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Das Gäsebuch (Geese Book)
The Late Medieveal Liturgy of St Lorenz, Nuremberg

Kaspar OTHMAYR (1515-1553) and Lucas OSIANDER (1534-1604) Bicnium and Chorale: Komm, Heiliger Geist, Herre Gott [3:12]
Anonymous Introitus: Viri Galilei[2:41]

Hans KOTTER (ca. 1485-1541) Fantasia in C [1:21]
Anonymous Mass for the Holy Lance and the Nails [12:37]
Conrad BRUMANN (d. 1526) Carmen in G [1:19]
Anonymous Mass for Saint Deocarus [4:55]
Ludwig SENFL (ca. 1492-1555) Lied: Ewiger Gott [2:37]
Anonymous Mass for Saint Sebaldus [12:56]
Heinrich ISAAC (ca. 1450-1517) Ricercare in D minor [2:28]
Anonymous Mass for Saint Monica [1:10]
Arnold SCHLICK (ca. 1455-ca. 1525) Maria zart, von edler Art [2:18]
Anonymous Mass for Saint Lawrence [1:48]
Heinrich FINCK (1445-1527) Ich wird erlost [1:22]
Anonymous Bells of the Church of St. Lorenz [0:53]
Schola Hungarica/László Dobszay, Janka Szendrei, directors
Matthias Ank, organrec. Lutheran Church, Wendelstein, 9-12 Sept 2002; Church of St. Lorenz, Nuremberg, Germany, 25 Jan 2003 DDD
Naxos 8.557412 [70:53]


The Geese Book is the popular name for a two-volume collection of pre-Lutheran German church music. The name is taken from an illumination for the Feast of the Ascension showing a choir of geese being conducted by a wolf dressed as a cantor. The ostensible explanation is that this was a reminder to the young boys singing in the choir of their behavior while they were performing the introit. Beyond that, the name of the book is meaningless save that it serves as a handle for one of the most important documents of German liturgical music in the pre-Lutheran period. This liturgy was independently developed over the course of several centuries with additions on important feast days, and these books contain the most mature form of the completed liturgy. This disc presents selected works from the Geese Book along with contemporary organ compositions from Nuremburg and is intended to give a firm impression of the service as it would have existed between 1424 and 1524.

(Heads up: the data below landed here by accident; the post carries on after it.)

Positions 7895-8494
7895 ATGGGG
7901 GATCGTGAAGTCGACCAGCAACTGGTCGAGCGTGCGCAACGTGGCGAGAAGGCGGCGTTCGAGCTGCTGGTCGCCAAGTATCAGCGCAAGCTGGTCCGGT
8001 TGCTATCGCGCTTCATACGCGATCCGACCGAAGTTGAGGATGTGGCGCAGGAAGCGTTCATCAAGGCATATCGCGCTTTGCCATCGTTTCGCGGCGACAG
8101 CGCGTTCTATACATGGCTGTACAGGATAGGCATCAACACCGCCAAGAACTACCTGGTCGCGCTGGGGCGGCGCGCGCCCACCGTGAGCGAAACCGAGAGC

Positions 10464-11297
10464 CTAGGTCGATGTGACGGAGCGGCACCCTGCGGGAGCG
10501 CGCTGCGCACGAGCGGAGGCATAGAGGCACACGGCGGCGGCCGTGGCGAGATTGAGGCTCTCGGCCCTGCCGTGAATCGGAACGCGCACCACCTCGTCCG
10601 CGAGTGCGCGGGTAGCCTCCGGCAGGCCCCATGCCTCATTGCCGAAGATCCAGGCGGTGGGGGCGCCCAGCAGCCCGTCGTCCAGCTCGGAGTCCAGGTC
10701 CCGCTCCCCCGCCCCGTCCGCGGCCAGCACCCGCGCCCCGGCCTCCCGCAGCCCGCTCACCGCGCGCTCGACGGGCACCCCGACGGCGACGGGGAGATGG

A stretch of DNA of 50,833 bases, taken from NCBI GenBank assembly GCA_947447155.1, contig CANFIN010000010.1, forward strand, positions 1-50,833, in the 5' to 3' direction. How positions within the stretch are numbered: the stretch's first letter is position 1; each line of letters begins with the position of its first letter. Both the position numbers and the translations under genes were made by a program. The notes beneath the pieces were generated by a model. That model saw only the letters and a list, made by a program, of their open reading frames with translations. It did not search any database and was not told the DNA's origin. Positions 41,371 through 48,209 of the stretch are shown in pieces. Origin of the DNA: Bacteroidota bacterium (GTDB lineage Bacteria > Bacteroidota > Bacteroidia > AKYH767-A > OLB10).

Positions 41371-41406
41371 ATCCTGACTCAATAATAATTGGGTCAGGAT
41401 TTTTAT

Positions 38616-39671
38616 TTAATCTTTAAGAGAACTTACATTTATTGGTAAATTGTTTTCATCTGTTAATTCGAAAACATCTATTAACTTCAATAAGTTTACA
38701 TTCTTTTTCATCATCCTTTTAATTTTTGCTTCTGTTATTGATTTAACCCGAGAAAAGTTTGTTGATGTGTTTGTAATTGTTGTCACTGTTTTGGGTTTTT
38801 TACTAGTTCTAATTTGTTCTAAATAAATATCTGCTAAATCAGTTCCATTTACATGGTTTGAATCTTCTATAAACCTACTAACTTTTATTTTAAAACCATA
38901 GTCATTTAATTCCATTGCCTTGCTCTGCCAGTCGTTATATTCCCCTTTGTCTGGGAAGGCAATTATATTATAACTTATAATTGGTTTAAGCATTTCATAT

The choir is not quite period, as it contains women to bolster the treble section that would originally have been performed exclusively by boys. There are children’s voices used as well however, and the blending produces a very nice sound. From a purely musical standpoint, this is probably a better sounding performance than it would have been to produce things as accurately as possible. Otherwise the recording is very faithful to the notations and our understanding of the standard performance practices that would have been employed.

As a CD for listening, this is a disc much like many others on the market. The music is timeless and beautiful. The performances are quite good, and there are several selections from unfamiliar masses that those interested in early music should enjoy. The organ pieces interspersed do a nice job of changing the pace of the plainchant, even though strictly speaking they are not a part of the actual titular collection.

As a historical document this is perhaps less good, as the addition of mature female voices to the choir does change the timbre somewhat, and also because this contains only selected pieces rather than the entire liturgy. Even so, there are several works here that have never previously been recorded. Thus, although the recording is not perfect, it is probably at least worthy of interest.

Patrick Gary

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